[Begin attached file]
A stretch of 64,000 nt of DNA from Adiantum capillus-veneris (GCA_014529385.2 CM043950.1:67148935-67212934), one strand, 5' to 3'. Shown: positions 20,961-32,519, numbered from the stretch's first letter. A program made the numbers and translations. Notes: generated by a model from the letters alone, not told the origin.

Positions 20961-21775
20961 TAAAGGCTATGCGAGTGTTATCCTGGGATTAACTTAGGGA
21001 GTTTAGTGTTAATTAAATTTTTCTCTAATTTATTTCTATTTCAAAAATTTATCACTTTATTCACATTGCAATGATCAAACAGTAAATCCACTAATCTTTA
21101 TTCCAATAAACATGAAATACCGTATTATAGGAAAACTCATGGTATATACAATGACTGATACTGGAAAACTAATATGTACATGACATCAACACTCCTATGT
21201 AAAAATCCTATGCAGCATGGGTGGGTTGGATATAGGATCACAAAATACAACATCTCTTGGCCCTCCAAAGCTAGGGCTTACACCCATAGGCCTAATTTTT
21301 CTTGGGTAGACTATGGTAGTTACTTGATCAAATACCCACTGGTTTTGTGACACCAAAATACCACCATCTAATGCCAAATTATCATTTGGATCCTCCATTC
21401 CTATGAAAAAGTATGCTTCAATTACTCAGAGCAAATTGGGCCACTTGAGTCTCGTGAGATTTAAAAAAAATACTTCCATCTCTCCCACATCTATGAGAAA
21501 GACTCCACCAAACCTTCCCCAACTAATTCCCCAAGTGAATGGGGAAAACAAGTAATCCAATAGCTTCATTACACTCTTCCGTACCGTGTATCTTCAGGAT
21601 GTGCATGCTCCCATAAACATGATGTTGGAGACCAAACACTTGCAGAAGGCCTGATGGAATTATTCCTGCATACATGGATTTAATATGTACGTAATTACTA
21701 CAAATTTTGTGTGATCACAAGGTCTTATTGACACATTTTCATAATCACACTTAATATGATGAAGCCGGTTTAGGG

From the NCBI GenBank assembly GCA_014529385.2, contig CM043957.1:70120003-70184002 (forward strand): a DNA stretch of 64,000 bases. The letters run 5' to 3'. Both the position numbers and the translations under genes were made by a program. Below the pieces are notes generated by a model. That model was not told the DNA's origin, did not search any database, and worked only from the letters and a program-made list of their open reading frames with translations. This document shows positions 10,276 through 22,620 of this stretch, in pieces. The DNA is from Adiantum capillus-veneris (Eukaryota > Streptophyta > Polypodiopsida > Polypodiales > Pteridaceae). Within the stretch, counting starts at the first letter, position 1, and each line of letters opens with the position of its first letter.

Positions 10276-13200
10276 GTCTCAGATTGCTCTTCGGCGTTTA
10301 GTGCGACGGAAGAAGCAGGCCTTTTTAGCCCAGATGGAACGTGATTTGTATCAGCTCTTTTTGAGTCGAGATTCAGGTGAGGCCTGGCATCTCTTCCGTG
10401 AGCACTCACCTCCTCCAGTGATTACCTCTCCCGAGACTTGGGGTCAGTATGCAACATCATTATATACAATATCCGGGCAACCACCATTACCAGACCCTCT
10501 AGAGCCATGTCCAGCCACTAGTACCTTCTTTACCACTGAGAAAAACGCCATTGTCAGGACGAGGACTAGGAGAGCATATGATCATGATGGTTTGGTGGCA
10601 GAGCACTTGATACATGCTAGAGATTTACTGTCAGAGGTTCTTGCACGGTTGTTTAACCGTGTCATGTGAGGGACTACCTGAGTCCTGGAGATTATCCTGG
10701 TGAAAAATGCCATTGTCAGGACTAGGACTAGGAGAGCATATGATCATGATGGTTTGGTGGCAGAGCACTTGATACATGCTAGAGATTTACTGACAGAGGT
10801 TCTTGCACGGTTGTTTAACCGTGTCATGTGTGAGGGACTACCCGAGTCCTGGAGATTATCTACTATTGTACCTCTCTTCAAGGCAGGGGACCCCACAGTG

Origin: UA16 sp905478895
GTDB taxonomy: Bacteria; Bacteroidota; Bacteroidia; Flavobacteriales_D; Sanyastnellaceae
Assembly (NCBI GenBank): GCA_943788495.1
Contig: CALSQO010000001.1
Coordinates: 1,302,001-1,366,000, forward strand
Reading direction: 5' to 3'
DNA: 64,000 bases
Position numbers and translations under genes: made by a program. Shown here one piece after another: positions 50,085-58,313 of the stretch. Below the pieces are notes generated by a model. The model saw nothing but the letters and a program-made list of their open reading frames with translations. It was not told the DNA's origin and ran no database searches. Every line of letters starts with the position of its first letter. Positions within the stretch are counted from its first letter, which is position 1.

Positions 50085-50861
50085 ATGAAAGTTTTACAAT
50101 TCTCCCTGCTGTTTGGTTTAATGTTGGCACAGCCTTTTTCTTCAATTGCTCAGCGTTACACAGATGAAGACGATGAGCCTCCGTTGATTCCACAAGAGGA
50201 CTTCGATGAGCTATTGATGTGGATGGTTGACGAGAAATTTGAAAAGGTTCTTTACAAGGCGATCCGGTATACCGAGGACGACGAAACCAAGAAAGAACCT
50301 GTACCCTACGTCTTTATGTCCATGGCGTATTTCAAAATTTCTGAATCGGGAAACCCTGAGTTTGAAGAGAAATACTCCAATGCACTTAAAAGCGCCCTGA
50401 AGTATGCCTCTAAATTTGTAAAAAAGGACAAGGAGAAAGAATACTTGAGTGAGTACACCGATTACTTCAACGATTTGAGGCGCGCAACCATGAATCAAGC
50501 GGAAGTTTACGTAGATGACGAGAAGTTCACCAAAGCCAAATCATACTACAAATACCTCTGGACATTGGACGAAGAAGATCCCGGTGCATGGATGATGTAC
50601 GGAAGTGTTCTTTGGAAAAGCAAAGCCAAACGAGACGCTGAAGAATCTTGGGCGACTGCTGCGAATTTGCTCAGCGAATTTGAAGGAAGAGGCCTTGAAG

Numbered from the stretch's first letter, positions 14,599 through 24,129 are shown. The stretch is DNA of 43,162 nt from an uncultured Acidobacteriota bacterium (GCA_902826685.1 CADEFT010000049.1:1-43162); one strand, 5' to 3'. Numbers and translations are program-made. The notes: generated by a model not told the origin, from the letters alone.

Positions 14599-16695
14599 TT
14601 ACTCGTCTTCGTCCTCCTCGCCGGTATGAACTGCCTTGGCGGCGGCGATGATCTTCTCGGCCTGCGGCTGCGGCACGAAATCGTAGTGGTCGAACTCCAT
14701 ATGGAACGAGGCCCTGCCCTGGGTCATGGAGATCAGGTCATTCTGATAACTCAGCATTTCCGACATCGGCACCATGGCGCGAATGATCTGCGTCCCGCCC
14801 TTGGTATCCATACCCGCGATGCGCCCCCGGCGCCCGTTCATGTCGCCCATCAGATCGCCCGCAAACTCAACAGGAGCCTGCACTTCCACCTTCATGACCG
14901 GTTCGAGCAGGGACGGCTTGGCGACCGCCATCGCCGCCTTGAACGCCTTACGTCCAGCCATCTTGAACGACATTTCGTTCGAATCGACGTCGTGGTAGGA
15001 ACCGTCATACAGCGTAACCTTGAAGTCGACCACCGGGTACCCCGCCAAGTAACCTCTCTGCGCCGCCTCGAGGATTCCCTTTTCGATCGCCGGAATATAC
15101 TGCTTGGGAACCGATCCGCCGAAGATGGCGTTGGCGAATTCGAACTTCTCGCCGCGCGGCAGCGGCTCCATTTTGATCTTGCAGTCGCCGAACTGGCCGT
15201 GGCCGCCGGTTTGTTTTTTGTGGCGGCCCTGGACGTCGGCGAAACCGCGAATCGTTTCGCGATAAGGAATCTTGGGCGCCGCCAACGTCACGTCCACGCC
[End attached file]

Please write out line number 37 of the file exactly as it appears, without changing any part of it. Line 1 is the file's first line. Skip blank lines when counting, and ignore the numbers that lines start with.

Numbered from the stretch's first letter, positions 14,599 through 24,129 are shown. The stretch is DNA of 43,162 nt from an uncultured Acidobacteriota bacterium (GCA_902826685.1 CADEFT010000049.1:1-43162); one strand, 5' to 3'. Numbers and translations are program-made. The notes: generated by a model not told the origin, from the letters alone.